Plants communicate with everything in their environment through chemical messengers. Their language is chemistry—the molecules and compounds that we value as drugs and medicines and fragrances. The way that they present to communicate with a fungus in the soil that they want to form a symbiotic relationship with, for instance, will be different from a hairless upright primate that may want to eat them.
Probably the plant, in its effort to be versatile, is thinking, “Well, I’m talking to these hairless, upright primates so I probably need to present to communicate as something like them”—very much like many of the aliens in the movies, until they pull the mask off… and then!
Just for fun then, I would like to hear your take on ayahuasca’s plant spirit personality.
Ayahuasca is almost always experienced as feminine. I don’t know anyone who experiences it as masculine. She is not a young woman. Ayahuasca is like hanging out with a wise grandmother who is much older, and much wiser than you. She’s more like your grandmother when you’re about eight years old and sitting on her lap looking up at her and you’re just in awe with this entity that’s so, so ancient and full of wisdom and stories and love.
In my experience, ayahuasca is only a loving spirit.
Ayahuasca is like hanging out with someone who has so, so much more experience than you do and who has your best interests at heart. She loves you, but she won’t hesitate to slap you upside the head if that’s what you need!
So she’s feminine. But then sometimes in visions you’ll meet distinctly male or female entities.
Yes, but visions are the way the plant presents itself to you. The psychedelic plants—ayahuasca especially—present themselves as teachers. They will say, “I’m showing you this,” and you will experience a vision, and in that vision there may be a male or female figure or an animal—or anything. The plant spirit and the visions through which the plant teaches us are different.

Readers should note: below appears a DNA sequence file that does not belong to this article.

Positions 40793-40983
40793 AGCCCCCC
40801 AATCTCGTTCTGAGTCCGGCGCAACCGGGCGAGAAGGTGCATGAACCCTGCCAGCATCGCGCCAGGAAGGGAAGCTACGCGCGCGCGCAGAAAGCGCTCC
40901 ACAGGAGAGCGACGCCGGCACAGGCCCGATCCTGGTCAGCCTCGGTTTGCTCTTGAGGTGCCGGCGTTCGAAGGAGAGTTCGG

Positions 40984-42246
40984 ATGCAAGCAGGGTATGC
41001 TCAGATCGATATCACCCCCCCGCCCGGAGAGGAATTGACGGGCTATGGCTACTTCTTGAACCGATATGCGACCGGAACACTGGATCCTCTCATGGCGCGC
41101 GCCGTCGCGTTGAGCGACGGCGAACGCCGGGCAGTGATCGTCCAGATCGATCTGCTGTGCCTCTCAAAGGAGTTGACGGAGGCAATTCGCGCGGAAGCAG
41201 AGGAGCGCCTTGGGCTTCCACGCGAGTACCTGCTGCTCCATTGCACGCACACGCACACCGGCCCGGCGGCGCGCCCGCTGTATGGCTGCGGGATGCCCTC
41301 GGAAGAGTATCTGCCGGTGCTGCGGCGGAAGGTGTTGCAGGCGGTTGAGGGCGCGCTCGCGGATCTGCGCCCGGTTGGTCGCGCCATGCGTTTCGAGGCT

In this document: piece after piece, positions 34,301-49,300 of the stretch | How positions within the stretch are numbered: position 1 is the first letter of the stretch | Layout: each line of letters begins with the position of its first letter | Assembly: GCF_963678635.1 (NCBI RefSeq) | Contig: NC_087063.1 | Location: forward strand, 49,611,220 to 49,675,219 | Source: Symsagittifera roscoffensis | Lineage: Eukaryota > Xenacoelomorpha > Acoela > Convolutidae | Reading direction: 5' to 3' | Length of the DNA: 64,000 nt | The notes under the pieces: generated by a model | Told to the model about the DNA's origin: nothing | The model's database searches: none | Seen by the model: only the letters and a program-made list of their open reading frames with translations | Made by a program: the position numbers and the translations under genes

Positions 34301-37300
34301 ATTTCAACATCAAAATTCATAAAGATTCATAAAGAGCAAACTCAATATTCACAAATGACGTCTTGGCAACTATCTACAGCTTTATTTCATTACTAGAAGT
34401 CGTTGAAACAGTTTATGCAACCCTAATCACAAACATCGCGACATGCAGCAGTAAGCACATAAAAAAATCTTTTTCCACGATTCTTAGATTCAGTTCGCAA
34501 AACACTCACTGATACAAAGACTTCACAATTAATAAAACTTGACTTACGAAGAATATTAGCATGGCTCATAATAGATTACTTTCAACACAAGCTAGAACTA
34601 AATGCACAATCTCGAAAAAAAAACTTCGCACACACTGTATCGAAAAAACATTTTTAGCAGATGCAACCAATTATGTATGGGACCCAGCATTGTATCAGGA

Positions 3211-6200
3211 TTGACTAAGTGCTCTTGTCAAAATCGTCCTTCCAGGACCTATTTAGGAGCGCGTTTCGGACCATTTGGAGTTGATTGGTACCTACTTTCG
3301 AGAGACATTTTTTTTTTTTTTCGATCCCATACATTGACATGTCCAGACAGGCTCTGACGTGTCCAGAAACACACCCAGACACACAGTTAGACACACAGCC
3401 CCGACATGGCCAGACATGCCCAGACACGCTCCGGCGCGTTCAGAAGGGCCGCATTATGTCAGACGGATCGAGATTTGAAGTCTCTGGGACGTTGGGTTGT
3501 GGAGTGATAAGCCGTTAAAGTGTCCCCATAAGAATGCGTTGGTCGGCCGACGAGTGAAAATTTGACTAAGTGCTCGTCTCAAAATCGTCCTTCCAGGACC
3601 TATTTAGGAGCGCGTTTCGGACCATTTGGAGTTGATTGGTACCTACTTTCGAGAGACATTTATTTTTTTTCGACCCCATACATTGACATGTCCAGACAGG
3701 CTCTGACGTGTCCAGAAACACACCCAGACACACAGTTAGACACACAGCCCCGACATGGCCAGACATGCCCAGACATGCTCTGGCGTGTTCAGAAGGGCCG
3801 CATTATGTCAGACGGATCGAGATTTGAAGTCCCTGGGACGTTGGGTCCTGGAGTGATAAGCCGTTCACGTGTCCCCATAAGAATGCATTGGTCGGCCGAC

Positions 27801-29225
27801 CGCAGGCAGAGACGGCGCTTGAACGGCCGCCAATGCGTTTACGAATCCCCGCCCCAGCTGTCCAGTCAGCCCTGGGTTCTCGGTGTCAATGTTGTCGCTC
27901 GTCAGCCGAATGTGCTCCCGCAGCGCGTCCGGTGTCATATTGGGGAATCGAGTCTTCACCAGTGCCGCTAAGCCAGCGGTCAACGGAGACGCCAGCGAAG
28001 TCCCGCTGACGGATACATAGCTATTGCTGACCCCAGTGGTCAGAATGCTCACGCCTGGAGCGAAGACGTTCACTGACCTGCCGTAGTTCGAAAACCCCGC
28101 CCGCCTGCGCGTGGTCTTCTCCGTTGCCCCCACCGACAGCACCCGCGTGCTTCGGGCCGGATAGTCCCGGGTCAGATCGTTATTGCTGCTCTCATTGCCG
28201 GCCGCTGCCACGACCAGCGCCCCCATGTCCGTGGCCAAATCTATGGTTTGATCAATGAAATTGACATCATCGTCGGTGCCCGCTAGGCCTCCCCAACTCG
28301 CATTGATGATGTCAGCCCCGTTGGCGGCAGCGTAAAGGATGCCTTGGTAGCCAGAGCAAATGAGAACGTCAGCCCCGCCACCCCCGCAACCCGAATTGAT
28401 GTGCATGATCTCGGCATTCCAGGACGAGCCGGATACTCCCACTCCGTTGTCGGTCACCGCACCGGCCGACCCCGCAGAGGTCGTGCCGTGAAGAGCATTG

Do you have any concerns with ayahuasca becoming so popular?
I don’t see the rise in ayahuasca tourism as a negative. People go down there looking for a genuine experience. They are not thrill seekers, by and large. They want to connect with the divine.
You can argue—and I think it’s true—that if it weren’t for ayahuasca tourism, the tradition would have died out. It was definitely on the wane, and it’s made a comeback—but at what price? Now shamans are catering to Western tastes. This new form of vegetalismo being created for the touristas is just a phase in the co-evolutionary relationship that we’ve had with these plants for thousands of years.
The psychedelic experience is different for everyone, isn’t it?
Nobody can have your psychedelic experience for you; you just have to screw your courage up and raise the cup to your lips or smoke the pipe or whatever it is and face what’s in there.
PHOTO 1: Dennis McKenna at the Harvard Natural History Museum Glass Flowers exhibit. Photo by Zoe Helene (ZoeHelene.com)
PHOTO 2: Preparing traditional ayahuasca “La Medicina” at Blue Morpho, Peruvian Amazon. Photo by Zoe Helene (ZoeHelene.com)